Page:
Wouldn’t it be nice to know with certainty whether that beef you purchased at the supermarket is really safe to eat? Or if it's time to throw out that carton of milk that's been sitting in the fridge?

The best before labels don’t tell consumers if their products are contaminated with bacteria such as, E. coli or salmonella, and it can take days to test for an outbreak in a lab.

Now, a team of researchers from McMaster University in Hamilton, Ont. have devised an innovative way to detect harmful pathogens on the spot.

A team led by Tohid Didar, an assistant professor of mechanical engineering, along with a group headed by Carlos Filipe, the chair of the school’s chemical engineering department, and biochemist Yingfu Li collaborated to create a transparent test patch called the “Sentinel Wrap.”

Researchers print specific molecules that are able to recognize the presence of certain bacteria onto the patch and attach it to the packaging of food, Didar explained during a phone interview with CTVNews.ca on Thursday.

“Part of the whole packaging could contain those molecules that we print,” Didar said.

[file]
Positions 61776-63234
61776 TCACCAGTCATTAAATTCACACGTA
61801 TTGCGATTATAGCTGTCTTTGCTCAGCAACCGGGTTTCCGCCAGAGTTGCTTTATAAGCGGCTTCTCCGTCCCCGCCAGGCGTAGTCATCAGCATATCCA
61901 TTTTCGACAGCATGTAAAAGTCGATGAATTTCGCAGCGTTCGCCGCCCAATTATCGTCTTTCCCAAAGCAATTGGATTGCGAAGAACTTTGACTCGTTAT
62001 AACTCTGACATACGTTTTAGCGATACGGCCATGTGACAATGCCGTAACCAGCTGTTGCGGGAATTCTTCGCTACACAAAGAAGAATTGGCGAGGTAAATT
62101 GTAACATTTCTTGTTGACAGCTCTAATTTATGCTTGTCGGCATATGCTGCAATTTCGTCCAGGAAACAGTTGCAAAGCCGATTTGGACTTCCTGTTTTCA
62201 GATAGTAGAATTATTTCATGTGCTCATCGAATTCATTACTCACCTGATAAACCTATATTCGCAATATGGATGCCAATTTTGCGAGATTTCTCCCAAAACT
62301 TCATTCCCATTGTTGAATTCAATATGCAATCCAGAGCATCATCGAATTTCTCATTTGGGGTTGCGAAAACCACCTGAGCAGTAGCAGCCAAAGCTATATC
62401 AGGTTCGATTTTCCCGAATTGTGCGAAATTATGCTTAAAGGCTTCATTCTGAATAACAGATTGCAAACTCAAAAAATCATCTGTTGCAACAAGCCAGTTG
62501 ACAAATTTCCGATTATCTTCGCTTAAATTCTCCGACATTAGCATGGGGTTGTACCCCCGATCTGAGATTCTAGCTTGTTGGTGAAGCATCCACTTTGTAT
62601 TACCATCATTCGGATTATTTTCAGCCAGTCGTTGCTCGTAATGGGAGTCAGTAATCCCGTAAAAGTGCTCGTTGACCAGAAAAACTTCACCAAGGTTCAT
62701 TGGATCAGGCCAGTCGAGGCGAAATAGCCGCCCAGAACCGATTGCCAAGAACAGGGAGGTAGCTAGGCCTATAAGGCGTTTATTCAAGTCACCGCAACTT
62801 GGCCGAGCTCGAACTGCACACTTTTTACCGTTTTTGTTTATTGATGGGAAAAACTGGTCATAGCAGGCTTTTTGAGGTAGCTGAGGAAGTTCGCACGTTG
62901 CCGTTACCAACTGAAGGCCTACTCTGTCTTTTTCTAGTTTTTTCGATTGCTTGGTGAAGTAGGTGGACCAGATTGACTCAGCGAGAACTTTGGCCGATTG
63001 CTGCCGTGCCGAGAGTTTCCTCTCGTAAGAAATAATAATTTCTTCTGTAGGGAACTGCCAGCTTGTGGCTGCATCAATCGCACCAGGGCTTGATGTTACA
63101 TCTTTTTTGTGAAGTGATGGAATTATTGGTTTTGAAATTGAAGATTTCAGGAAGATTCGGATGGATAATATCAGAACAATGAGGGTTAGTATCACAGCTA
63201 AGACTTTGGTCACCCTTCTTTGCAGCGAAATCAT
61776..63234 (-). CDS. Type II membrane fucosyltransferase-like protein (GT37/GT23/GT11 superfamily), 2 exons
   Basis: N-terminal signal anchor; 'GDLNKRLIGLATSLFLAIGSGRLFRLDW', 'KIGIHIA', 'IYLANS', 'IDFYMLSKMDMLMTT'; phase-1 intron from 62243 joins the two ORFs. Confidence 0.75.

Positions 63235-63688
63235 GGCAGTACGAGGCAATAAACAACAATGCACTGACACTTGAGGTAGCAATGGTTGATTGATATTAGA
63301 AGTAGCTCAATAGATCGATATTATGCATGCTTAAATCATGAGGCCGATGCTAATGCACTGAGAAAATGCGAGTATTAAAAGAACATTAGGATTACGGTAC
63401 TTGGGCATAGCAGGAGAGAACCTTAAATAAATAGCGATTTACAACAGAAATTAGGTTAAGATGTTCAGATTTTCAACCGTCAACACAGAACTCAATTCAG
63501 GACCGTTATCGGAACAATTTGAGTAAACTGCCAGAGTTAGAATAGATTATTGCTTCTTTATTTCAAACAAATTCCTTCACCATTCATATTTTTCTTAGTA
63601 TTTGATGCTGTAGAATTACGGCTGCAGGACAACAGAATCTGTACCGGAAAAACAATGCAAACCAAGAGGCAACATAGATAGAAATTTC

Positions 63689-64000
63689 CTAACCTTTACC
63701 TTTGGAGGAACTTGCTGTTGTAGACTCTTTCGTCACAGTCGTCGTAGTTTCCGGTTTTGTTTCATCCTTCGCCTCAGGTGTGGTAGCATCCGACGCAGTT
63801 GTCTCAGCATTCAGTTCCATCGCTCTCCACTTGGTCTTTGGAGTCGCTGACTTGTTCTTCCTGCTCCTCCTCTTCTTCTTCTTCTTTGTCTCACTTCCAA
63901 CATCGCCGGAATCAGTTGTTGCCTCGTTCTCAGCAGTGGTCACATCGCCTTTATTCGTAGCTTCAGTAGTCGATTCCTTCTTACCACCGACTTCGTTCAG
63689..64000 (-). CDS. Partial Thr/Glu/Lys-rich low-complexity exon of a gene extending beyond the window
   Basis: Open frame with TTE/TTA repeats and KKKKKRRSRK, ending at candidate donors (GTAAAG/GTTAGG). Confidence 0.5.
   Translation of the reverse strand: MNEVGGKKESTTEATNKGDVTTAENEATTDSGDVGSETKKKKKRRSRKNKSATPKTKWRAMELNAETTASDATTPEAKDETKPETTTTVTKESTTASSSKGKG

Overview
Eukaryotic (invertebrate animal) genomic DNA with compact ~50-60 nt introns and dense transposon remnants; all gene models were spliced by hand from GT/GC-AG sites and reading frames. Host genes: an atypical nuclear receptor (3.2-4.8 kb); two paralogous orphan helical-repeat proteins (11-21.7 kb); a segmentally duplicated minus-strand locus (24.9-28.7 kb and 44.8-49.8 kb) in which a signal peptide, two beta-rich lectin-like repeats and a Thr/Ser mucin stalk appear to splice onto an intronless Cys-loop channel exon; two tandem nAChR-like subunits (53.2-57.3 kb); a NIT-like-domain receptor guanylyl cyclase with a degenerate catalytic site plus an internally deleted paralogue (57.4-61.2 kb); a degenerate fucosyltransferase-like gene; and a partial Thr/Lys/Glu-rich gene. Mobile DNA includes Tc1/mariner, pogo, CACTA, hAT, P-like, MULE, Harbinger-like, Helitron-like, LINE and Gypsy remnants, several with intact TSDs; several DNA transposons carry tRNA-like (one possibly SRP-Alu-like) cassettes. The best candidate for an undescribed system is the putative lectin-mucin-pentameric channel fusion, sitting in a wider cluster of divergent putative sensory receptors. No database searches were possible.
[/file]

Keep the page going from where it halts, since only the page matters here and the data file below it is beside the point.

Lead author Hanie Yousefi, a graduate student and research assistant in McMaster's Faculty of Engineering, said the thin, flexible patch will have the molecule sensors on one side of it to detect bacteria after it’s installed onto the food packaging. The patch itself would not affect the food inside the package.

The test patch would then be scanned by a handheld device, such as a cellphone, in the supermarket to see if there are any harmful bacteria present, Didar said.

“The beauty here is that you don’t need to open the packaging [to test it]” he said. “We wanted to have a system where you can find out on the spot, in real time.”

The researchers say the technology could replace best before date stamps on food packages.

“In the future, if you go to a store and you want to be sure the meat you're buying is safe at any point before you use it, you'll have a much more reliable way than the expiration date," Yousefi said.

The application for the patch has the potential to go beyond bacteria detection in food. Didar said the same technology could be used in bandages to detect an infection in a wound or to test surfaces in hospitals for potentially contagious bacteria.

For now, Didar said Li’s team in biomedical sciences is currently developing more sensors to detect other kinds of bacteria in addition to the E. coli sample they have already tested. He said the researchers still need to conduct further studies and they would need a commercial partner and regulatory approvals before the patch could go to market.

The researchers said mass production of the patch would be fairly inexpensive and simple because the molecules used to detect bacteria can be printed onto the test material.

“This is quite innovative compared to previous work where you always had to analyze it [in the lab]” Didar said. “We’re really excited about it.”

The findings have been published in the journal ACS Nano.